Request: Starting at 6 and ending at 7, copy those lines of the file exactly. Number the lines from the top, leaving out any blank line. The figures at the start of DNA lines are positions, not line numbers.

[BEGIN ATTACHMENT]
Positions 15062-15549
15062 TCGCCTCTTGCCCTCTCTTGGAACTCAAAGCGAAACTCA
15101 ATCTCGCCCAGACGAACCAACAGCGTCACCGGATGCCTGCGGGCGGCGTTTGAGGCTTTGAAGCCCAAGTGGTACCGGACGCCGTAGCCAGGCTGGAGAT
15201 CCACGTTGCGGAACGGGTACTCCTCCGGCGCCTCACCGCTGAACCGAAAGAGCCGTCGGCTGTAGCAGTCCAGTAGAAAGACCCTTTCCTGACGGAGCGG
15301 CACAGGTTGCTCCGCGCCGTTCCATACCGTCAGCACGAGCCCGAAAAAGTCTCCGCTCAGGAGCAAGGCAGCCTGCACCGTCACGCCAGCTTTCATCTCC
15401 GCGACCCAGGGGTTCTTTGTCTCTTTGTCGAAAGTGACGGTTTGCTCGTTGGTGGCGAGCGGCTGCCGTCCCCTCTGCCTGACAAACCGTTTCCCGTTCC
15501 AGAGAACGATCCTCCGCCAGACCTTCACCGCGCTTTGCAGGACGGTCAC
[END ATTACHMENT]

15401 GCGACCCAGGGGTTCTTTGTCTCTTTGTCGAAAGTGACGGTTTGCTCGTTGGTGGCGAGCGGCTGCCGTCCCCTCTGCCTGACAAACCGTTTCCCGTTCC
15501 AGAGAACGATCCTCCGCCAGACCTTCACCGCGCTTTGCAGGACGGTCAC